TRAUMATIC BRAIN INJURIES 101
How Concussions/Traumatic Brain Injuries Affect the Brain
Traumatic Brain Injury (TBI)-related damage can be confined to one area of the brain, known as a focal injury, or it can occur over a more widespread area, known as a diffuse injury. The type of injury is another determinant of the effect on the brain. Some injuries are considered primary, meaning the damage is immediate. Other consequences of TBI can be secondary, meaning they can occur gradually over the course of hours, days, or weeks. These secondary brain injuries are the result of reactive processes that occur after the initial head trauma.
There are a variety of immediate effects on the brain, including various types of bleeding and tearing forces that injure nerve fibers and cause inflammation, metabolic changes, and brain swelling.
Diffuse Axonal Injury (DAI)
DAI is one of the most common types of brain injuries. DAI refers to widespread damage to the brain’s white matter. White matter is composed of bundles of axons (projections of nerve cells that carry electrical impulses). Like the wires in a computer, axons connect various areas of the brain to one another. DAI is the result of shearing forces, which stretch or tear these axon bundles. This damage commonly occurs in auto accidents, falls, or sports injuries. It usually results from rotational forces (twisting) or sudden deceleration. It can result in a disruption of neural circuits and a breakdown of overall communication among nerve cells, or neurons, in the brain. It also leads to the release of brain chemicals that can cause further damage. These injuries can cause temporary or permanent damage to the brain, and recovery can be prolonged.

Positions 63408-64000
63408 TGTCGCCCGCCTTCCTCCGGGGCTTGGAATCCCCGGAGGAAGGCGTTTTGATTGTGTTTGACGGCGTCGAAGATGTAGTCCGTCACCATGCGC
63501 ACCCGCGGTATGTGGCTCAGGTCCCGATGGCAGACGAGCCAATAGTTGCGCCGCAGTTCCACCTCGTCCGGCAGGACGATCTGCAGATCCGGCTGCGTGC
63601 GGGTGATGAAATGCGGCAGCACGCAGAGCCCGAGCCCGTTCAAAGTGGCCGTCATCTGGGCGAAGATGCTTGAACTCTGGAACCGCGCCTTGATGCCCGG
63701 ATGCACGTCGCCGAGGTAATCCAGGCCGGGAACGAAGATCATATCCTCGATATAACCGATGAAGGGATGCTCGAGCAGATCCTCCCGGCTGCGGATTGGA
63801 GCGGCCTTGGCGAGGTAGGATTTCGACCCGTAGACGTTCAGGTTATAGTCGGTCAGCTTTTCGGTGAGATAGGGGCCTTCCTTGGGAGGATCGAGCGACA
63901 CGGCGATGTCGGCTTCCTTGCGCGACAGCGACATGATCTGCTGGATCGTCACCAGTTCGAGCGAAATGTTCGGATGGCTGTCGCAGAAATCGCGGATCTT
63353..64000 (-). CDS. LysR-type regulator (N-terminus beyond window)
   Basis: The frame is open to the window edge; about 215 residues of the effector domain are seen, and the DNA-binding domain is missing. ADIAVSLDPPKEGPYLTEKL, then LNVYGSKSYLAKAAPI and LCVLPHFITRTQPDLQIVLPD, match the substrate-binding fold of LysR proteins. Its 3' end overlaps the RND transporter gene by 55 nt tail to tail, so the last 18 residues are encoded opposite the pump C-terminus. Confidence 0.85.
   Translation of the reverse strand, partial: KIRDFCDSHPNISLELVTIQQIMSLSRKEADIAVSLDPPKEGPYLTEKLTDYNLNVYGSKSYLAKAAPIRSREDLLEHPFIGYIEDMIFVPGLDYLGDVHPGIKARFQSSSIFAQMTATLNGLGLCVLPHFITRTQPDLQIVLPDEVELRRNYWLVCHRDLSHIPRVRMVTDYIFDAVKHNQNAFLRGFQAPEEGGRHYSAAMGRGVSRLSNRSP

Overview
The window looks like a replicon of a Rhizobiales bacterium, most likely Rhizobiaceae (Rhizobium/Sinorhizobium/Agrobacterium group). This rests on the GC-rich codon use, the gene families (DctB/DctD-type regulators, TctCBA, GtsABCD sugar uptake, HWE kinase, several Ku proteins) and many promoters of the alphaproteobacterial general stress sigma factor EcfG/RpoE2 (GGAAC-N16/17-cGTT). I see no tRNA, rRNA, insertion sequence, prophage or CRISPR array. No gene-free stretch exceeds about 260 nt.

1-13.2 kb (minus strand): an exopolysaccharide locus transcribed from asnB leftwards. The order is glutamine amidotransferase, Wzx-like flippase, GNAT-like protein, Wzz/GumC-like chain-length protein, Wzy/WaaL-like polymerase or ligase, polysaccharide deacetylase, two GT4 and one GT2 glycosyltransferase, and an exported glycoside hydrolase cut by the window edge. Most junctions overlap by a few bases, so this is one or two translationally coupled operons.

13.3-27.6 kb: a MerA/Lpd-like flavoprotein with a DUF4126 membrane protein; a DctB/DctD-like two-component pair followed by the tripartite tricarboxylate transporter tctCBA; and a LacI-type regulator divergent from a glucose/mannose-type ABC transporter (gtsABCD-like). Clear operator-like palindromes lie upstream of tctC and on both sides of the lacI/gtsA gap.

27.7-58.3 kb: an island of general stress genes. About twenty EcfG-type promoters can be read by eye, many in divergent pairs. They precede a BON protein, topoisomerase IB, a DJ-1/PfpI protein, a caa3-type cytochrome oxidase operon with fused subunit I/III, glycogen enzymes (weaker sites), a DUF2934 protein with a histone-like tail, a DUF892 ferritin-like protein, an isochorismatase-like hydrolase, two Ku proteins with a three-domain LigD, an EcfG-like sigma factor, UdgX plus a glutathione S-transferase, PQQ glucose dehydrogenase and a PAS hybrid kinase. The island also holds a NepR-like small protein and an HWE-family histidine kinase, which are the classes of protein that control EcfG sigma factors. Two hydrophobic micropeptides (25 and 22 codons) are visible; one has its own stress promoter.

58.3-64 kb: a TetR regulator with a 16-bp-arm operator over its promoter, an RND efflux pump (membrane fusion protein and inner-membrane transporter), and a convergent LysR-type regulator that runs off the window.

A type of mild TBI that may be considered a temporary injury to the brain but could take minutes to several months to heal. Concussion can be caused by a number of things including a bump, blow, or jolt to the head, sports injury or fall, motor vehicle accident, weapons blast, or a rapid acceleration or deceleration of the brain within the skull (such as the person having been violently shaken).
The individual either suddenly loses consciousness or has sudden altered state of consciousness or awareness, and is often called “dazed” or said to have his/her “bell rung.” A second concussion closely following the first one causes further damage to the brain — the so-called “second hit” phenomenon — and can lead to permanent damage or even death in some instances.
Hematomas are a pooling of blood in the tissues outside of the blood vessels. They can develop when major blood vessels in the head become damaged, causing severe bleeding in and around the brain. Different types of hematomas form depending on where the blood collects relative to the meninges. The meninges are the protective membranes surrounding the brain, which consist of three layers: dura mater (outermost), arachnoid mater (middle), and pia mater (innermost).
- Epidural hematomas-involve bleeding into the area between the skull and the dura mater. These can occur with a delay of minutes to hours after a skull fracture damages an artery under the skull, and are particularly dangerous.